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3 Surefire Ways Clinical Trial PMs Can Tame Their Inbox

by Erica Manning
Clinical Trials Project Manager

Email is a great thing: it allows busy clinical trial project managers to juggle multiple schedules, protocols, and teams in different time zones all over the world and still keep projects moving. Email chains keep a repository of time-stamped information and show documentation of discussions and decisions.

The downside? Volume! The number of emails clinical trial project managers receive on any given day is immense. Finding information in countless chains of conversations can be tedious, time-consuming, and full of pitfalls. These negatives are universal and are not unique to the clinical trials industry.

Inbox management is not intuitive

Unfortunately, not many of us have taken a class on effective email inbox management. We’re handed our inboxes and told to jump in. Managing high volume in boxes of 100+ emails a day is not innate. Yet, we are expected to successfully manage these inboxes as a basic requirement of our jobs.

Fortunately, many business consultants are aware of this gap. There are lots of books and concepts to choose from. For example, Merlin Mann is famous for advocating the “inbox zero” approach. The idea is to tackle your emails with the goal of keeping your inbox empty. However, critics have called his method inefficient, and even Mann admits his inbox is never at zero. Oh, well.

Let me save you a little time and share the basics of what works for me. But first, let me ask you a question…

Why is your inbox pulling you under?

For most people, feeling overwhelmed by email is a symptom of common routines:

  • Going through your inbox and choosing what to do based on feelings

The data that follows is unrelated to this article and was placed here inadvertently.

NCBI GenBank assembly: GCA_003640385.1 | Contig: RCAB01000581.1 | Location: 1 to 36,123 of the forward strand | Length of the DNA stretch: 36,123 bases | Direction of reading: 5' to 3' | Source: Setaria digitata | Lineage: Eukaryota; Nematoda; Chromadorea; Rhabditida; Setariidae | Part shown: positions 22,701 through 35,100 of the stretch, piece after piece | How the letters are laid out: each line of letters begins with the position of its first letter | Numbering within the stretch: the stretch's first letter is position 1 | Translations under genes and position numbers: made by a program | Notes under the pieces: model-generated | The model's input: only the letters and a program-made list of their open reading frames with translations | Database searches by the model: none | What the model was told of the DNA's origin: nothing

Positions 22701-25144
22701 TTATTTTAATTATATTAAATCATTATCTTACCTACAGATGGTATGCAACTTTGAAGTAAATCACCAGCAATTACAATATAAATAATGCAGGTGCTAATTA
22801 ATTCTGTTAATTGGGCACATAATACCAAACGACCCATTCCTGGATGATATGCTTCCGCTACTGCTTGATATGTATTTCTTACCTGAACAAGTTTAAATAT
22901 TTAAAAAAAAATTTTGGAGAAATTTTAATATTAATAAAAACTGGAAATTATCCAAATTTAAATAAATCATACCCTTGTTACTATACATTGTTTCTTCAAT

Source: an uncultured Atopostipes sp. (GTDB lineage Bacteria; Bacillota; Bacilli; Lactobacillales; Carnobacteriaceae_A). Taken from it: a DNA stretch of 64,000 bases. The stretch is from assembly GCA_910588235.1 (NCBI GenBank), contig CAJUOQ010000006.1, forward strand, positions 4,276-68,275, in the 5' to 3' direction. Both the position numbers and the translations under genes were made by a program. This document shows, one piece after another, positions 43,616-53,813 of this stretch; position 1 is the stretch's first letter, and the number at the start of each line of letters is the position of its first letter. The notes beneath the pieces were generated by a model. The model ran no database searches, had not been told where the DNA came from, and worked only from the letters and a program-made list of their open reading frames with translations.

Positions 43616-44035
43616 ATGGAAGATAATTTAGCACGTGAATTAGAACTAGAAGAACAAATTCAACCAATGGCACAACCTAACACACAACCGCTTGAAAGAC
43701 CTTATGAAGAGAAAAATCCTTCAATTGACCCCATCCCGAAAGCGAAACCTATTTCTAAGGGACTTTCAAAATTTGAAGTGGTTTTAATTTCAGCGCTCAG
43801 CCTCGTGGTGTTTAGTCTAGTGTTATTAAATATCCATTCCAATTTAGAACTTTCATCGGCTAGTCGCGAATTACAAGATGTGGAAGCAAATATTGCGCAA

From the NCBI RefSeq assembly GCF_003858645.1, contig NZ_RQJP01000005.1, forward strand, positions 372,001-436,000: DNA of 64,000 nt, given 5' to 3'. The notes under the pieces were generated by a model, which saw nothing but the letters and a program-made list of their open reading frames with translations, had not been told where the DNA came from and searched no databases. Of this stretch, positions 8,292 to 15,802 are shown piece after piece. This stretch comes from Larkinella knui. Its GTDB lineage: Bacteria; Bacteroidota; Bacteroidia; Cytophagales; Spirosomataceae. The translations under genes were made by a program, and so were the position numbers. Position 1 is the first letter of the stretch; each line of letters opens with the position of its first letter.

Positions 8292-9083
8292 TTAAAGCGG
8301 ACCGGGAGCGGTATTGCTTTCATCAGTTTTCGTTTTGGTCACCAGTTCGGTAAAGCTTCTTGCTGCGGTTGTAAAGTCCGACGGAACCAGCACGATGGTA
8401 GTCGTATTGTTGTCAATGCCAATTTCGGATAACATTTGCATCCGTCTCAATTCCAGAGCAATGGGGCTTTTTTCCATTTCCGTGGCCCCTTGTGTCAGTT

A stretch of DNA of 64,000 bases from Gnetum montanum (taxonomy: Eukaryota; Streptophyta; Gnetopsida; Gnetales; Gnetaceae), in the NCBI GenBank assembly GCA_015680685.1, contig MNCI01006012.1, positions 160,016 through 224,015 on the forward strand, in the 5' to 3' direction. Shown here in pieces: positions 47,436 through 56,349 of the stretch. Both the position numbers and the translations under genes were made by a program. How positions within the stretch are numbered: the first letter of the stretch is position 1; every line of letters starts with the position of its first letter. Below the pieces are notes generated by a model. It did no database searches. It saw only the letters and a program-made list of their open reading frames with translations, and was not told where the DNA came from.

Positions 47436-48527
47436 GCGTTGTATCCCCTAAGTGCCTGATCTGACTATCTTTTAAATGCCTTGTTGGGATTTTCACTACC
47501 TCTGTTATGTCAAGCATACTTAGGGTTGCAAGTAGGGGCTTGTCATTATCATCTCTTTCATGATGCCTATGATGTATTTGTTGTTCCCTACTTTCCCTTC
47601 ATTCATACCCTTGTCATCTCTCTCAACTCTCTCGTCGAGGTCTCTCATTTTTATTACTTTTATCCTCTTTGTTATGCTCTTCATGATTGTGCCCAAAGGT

• Skimming over the same email multiple times
  • Reading new emails as they come into your inbox

All are unproductive and waste your valuable time.

What’s the solution?

Adopt a new way of thinking – YOU ARE IN CONTROL of your inbox. NOT the other way around. Here’s what I recommend.

1. Stay focused

Turn off notifications that tempt you to read emails as they come in, change your focus, and pull you from other important tasks. Go to your inbox when you’re ready – NOT every time it beckons you.

2. Implement a schedule

Check your emails only at designated times throughout the day, based on the nature of your projects and personal work style. My optimal rhythm is:

  • Once after each meeting block

or

  • Every two business hours

…whichever comes first.

You may find a different rhythm is more productive, such as once every hour or just twice a day. Whatever you decide, batching your email review is best. It helps you stay on track.

3. Define each email, then act!

Your emails will likely fall into one of four categories:

  • Action
  • Delegation
  • Information
  • Trash

This means for every email; do one of the following:

  • Complete/schedule a task
  • Forward it on to someone who needs to complete a task
  • File it for future reference
  • Delete it

A flow chart view

Author David Allen is an efficiency guru. If we apply his email tips from his book “Getting Things Done,” your review process of each email might look something like this:

Clinical Trial Manager Email Workflow

 

Once all emails have been reviewed, you will be left with just the tasks to do on your calendar. You can work on your tasks for the next few hours until your next scheduled inbox review.

The ball is in your court!

I encourage you to give this a try. When you have eliminated time-wasting behaviors, you’ll find your job as a clinical trial project manager to be more productive with a smoother workday, even with all these emails.

What methods have you found to get control of your emails? Please scroll down and add your tips in the comment box.

 

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